ah ok but i still think i need to be strong in it because in recent years the i have entered in maths competitions and lets just say..they werent very good and i think thats an indication of either silly mistakes, lazzyness, or just bad at maths overall..
    So thats why i need to no what to do about this problem.
     
  11. Jan 2, 2008 #10
    Maths competitions like the AMC are not indicative of mathematical aptitude. Many people who have done extremely well in such competitions say that their results are due to them having done some work outside of the normal syllabus to help prepare for them.

    At this stage of your academic life, a much better indicator of whether you will do well in high school or uni maths is whether or not you're doing well in your school work (this excludes competitions). If you're not doing so well in your school work then ask yourself why that is. At the very least, start by considering the obvious things like whether or not you have put sufficient time into understanding the things you have been taught in school, or whether you have worked through enough problems.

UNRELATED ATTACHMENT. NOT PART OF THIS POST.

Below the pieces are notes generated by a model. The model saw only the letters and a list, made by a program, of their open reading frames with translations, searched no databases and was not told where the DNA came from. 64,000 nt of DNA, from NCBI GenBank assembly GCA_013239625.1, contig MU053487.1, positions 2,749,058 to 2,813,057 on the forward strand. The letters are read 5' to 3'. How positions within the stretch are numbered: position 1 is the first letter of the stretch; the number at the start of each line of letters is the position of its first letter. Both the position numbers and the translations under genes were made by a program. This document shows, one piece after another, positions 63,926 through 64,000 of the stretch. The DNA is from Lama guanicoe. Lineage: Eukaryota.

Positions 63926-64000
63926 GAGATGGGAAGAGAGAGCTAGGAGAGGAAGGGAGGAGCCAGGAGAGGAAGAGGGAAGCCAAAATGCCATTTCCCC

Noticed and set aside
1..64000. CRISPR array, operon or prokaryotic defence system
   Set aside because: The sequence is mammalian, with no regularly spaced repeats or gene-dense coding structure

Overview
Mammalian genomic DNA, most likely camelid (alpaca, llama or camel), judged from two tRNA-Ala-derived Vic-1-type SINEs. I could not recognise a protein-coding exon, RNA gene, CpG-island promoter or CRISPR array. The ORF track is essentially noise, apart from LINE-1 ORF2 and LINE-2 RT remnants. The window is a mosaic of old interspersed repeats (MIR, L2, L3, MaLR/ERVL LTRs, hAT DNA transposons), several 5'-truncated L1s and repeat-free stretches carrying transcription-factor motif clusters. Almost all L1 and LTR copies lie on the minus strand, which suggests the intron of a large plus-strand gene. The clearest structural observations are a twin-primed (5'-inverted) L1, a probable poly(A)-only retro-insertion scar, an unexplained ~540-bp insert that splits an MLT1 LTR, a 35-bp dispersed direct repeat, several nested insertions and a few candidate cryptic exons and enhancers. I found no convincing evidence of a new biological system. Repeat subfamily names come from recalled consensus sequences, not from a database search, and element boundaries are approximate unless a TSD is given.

Last edited: Jan 2, 2008
  12. Feb 14, 2008 #11
    ok well guys just one more question
    if im not doing well in mathematic competitions but am doing ok in school
    (government school) it doesnt mean that im bad at maths?
    what are mathematics exams in year 11 and 12 like?
    im hoping to go for maths methods and specialists maths
     
  13. Feb 14, 2008 #12
    Mathematics competition usually require a preparation in the form of solving A LOT of competition type problems. So, if you are not doing well in competition, it only means you didn't do your training.
    For example, if you would work on competition problems two hours per day for a year, yours results would be much better :-)
    When I was in school, there was a friend of mine, who later won the bronze, silver medals in IMO - International Math Olympiad, and many other prizes..So, he was solving problems for a 8-10 hours each day, and started at the age of 10 or 11, don't remember the details now.
    Don't forget, the brain is like a muscle, if you train it - it grows and becomes stronger i.e. smarter.